It should come as no surprise to students of Internet and mobile media history that African-American and Hispanic mobile users are adopting mobile shopping technologies at a much faster rate than Caucasian users. In fact, marketers in pursuit of the most dedicated m-shoppers should stop chasing the usual suspects for early adoption of the new shiny tech objects -- that mythical single, young techophile. The people seeing the greatest benefits from mobile devices as shopping tools represent a much wider range of users.
According to a new study by the Integer Group and M/A/R/C Research published in The Checkout, 18% of African-American shoppers use their mobile device to make purchases, as do 16% of Hispanics. But only 10% of Caucasians are already leveraging mobile as buying tools.
The early adoption of m-shopping features by these demos occurs across the board in all shopping-related mobile activities. For instance, while the study showed that only 13% of Caucasians use their phones to read product reviews and maintain shopping lists, 21% of African-Americans do. And while 13% of Caucasians use devices to do price comparisons on their phones, 20% of Hispanic users already do so.
The research also found that families with children had faster adoption curves for m-shopping functionality, and these families preferred that brands and retailers interact with them via SMS or mobile app. And despite the conventional wisdom that men like their tech toys, when it comes to m-shopping, women are the most dedicated users.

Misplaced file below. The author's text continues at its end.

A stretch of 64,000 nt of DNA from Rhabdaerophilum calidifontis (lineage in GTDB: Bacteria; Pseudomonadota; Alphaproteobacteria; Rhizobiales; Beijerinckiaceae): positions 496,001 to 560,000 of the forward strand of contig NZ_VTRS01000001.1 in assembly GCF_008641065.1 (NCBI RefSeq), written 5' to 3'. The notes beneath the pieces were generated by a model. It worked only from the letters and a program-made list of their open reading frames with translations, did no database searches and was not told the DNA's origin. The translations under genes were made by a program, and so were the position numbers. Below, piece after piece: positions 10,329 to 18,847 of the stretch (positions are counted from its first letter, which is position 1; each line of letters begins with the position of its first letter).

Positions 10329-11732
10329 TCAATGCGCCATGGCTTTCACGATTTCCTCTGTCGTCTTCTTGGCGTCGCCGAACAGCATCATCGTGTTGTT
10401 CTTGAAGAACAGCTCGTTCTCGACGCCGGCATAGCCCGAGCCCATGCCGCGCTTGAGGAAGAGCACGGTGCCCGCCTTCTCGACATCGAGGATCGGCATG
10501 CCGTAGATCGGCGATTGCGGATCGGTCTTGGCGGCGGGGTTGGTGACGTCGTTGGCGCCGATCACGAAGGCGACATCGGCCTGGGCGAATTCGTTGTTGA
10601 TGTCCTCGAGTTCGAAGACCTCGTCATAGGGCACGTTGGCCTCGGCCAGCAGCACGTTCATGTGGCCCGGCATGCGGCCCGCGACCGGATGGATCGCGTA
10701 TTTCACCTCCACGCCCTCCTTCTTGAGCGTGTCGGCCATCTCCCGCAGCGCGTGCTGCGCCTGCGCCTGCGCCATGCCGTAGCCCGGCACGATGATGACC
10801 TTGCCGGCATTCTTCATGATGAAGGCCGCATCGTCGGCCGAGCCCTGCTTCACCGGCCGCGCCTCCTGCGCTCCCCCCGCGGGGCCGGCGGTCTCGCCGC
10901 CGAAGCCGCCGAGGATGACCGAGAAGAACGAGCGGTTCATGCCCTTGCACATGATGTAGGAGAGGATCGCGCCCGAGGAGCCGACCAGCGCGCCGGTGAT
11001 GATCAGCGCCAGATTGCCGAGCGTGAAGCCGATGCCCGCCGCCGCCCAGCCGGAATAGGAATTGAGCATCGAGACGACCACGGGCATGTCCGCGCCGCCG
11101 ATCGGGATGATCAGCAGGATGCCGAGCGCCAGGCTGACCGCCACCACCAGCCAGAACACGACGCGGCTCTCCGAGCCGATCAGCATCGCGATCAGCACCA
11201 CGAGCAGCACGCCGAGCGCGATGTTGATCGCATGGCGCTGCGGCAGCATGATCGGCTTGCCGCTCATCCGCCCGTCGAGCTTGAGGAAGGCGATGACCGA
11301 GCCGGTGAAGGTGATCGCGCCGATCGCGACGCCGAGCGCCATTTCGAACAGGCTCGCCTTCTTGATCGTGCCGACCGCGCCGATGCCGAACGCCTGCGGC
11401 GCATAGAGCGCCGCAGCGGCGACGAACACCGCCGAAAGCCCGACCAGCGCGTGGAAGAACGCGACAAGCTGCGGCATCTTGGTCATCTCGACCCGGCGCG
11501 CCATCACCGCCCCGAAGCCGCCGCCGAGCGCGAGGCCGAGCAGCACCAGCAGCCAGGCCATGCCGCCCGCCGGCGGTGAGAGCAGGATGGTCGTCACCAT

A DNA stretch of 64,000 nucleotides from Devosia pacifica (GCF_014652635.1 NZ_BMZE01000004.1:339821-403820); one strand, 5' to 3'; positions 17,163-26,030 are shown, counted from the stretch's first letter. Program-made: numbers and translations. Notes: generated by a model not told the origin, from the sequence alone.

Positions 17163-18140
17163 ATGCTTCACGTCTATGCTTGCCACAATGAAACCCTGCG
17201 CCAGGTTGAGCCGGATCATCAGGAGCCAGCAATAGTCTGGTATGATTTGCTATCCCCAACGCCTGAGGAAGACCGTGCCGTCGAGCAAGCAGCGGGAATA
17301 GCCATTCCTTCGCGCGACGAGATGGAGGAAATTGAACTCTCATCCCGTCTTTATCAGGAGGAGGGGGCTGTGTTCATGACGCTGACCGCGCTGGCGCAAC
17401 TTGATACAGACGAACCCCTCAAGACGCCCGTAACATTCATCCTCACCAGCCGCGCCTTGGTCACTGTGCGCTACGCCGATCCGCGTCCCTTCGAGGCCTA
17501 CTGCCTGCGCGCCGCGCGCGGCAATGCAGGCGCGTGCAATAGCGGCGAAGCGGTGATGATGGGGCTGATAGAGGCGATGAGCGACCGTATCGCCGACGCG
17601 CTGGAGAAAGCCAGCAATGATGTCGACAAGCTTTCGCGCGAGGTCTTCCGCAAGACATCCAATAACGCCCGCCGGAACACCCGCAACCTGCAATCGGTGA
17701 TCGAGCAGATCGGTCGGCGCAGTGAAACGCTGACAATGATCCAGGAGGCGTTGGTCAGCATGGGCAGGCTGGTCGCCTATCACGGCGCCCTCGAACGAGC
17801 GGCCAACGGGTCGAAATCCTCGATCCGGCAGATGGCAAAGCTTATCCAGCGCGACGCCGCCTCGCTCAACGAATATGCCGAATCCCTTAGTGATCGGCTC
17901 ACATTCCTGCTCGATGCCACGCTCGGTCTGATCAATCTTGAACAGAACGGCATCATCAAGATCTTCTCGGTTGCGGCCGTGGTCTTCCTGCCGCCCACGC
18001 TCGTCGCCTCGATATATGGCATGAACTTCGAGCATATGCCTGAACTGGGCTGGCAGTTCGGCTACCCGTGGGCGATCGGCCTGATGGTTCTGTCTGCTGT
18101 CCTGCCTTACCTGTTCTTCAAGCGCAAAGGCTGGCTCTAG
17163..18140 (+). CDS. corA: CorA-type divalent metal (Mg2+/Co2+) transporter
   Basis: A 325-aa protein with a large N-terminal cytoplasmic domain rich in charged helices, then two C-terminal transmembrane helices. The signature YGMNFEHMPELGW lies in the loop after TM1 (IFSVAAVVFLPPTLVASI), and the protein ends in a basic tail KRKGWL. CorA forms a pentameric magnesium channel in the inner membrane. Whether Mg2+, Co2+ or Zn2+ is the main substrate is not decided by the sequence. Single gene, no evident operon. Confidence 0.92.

Overall, both minority demos were more receptive to mobile communications with brands, with about 42% of African-Americans willing to get SMS updates from brands, 30% of Hispanics and only 21% of Caucasians. Across other mobile marketing types of interactions with brands (mobile Web site, apps, and scan codes), both early adopting groups had between 27% and 30% acceptance rates compared to 20% or so for Caucasians. Across all of the same mobile marketing categories, users with children were more receptive to advertisers and promotions than were people without children.
These results run parallel to longstanding patterns in mobile uptake. Both minority demo studies here were among the strongest and by far the most active early adopters of mobile data services. Even as smartphone penetration remains higher in Caucasian demos, African-Americans and Hispanics find more ways to use their mobile devices more often as media and research tools.
Integer Group and M/A/R/C say that some of the m-shopping findings may seem counterintuitive to marketers' preconceived notions of tech early adoption. Generally in m-shopping the typical white, male, single, smartphone-wielding early adopter is presumed to be in the lead. But in fact, parents with children are often more m-shopping-savvy than their single and younger counterparts. Women are in the lead of this tech trend. And both African-American and Hispanic audiences are honing in first and most aggressively on the benefits of m-shopping -- regardless of the mobile technology they use.